The Correspondence, 1941-1946 series consists of letters written by World War II enlisted servicemen (students and staff members) to Bernadette “Mac” McCarthy Henderson, a secretary in the zoology department. The series also includes greeting cards and postcards.

The Correspondence, 1941-1947 series contains additional correspondence between enlisted servicemen and Mac. She sent out news bulletins to zoology graduates until WWII censorship barred specific aspects of her newsletter in 1944, due to the revealing nature of its contents. Included within these letters are correspondence of new military placements, life after college, birth announcements, postcards from travels, as well as greeting and holiday cards. Letters from soldiers discuss memories of college life, conditions at camps and bases, wartime experiences, and opinions on the war, censorship, and wartime propaganda. Letters to Professor Stack are also included. This group of letters was found later by the department and some correspondents could overlap between the previous series.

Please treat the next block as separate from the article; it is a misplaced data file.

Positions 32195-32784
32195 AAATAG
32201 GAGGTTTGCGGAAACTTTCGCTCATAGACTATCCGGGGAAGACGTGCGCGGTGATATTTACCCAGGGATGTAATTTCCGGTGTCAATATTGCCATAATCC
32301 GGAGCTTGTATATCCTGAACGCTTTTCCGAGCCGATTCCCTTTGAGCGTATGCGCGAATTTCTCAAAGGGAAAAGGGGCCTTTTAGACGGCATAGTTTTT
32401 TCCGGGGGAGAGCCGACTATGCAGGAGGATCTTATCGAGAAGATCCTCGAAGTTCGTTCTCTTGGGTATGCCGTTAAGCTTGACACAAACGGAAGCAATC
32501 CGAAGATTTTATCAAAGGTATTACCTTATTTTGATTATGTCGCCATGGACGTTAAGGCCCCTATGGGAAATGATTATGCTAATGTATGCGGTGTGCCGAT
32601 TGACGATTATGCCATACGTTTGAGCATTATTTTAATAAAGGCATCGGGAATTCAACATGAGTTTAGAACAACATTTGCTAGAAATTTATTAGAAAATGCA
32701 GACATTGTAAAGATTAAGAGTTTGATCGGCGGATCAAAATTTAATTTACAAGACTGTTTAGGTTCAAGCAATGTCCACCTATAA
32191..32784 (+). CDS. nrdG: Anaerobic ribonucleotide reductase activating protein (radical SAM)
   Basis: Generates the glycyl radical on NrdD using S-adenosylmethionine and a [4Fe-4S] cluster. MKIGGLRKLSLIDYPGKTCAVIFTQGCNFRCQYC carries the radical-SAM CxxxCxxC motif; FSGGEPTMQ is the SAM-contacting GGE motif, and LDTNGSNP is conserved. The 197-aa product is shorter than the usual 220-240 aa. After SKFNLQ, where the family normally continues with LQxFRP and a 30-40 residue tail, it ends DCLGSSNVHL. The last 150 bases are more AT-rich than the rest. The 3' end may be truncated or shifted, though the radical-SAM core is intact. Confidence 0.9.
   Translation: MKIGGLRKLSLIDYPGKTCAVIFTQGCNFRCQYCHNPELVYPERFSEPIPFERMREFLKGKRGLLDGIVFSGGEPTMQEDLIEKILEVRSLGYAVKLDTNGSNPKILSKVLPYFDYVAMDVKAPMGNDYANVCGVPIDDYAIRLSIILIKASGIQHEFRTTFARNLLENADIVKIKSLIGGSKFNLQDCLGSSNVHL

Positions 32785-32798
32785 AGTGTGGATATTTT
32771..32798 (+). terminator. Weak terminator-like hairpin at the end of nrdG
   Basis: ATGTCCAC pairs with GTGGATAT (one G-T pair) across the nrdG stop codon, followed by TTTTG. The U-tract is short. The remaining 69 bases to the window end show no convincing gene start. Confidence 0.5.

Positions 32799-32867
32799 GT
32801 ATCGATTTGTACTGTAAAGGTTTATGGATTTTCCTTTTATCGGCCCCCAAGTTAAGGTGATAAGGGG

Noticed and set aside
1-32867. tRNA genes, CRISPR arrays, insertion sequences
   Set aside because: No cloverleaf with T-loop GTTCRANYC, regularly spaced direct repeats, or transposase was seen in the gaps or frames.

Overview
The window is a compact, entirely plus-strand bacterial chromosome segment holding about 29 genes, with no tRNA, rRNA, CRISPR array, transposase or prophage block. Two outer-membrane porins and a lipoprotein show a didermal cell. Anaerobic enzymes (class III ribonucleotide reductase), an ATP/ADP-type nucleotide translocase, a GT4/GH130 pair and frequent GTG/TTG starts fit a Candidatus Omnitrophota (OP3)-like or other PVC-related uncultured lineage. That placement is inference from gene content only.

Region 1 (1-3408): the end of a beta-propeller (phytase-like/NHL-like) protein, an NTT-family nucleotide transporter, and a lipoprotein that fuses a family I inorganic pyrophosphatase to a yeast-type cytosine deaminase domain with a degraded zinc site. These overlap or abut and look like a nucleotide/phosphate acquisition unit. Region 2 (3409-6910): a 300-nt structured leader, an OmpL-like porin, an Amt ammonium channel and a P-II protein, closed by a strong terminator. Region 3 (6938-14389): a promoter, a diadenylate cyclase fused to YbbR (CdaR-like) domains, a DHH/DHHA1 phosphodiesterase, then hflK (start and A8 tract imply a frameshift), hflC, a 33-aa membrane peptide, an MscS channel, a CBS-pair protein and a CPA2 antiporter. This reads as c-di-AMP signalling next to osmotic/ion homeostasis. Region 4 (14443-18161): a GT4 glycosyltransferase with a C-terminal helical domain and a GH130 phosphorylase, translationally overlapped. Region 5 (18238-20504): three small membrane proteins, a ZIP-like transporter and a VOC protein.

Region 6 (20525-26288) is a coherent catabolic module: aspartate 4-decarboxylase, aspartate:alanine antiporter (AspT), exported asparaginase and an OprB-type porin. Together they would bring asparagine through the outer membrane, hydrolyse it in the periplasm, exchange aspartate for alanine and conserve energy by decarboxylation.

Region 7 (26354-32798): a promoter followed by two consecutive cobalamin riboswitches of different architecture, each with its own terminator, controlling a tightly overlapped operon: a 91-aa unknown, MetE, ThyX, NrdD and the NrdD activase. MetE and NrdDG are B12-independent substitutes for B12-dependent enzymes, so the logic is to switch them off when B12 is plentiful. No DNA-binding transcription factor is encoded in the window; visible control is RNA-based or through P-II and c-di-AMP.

The Correspondence, 1967-1968 series consists of one folder of correspondence concerning research interests.

The Departmental Material series contains inter-departmental documents covering topics such as the research interests of the zoology department, grant proposals, faculty salaries, and course curriculums. Some of the documents were culled from grant proposals that were removed from the collection, and include statistical information about the department, like finances, student counts, laboratory supplies, faculty salaries, et cetera. The series also contains several folders of reports: Director’s Report, Undergraduate Science Education, Progress Reports, Report of Committee on Coordination of Basic and Upper Colleges, and Report of Planning Committee. Charles S. Thornton, who was a department head of the zoology department, is represented by a folder that contains a lab notebook with handwritten notes, correspondence, and other official documentation. This series also houses a copy of Key to Michigan Vertebrates Except Birds, A, by Allen C. Conger. Documents describing lab techniques implemented by the zoology department are another folder in this series. Staff meeting minutes are also a part of this series.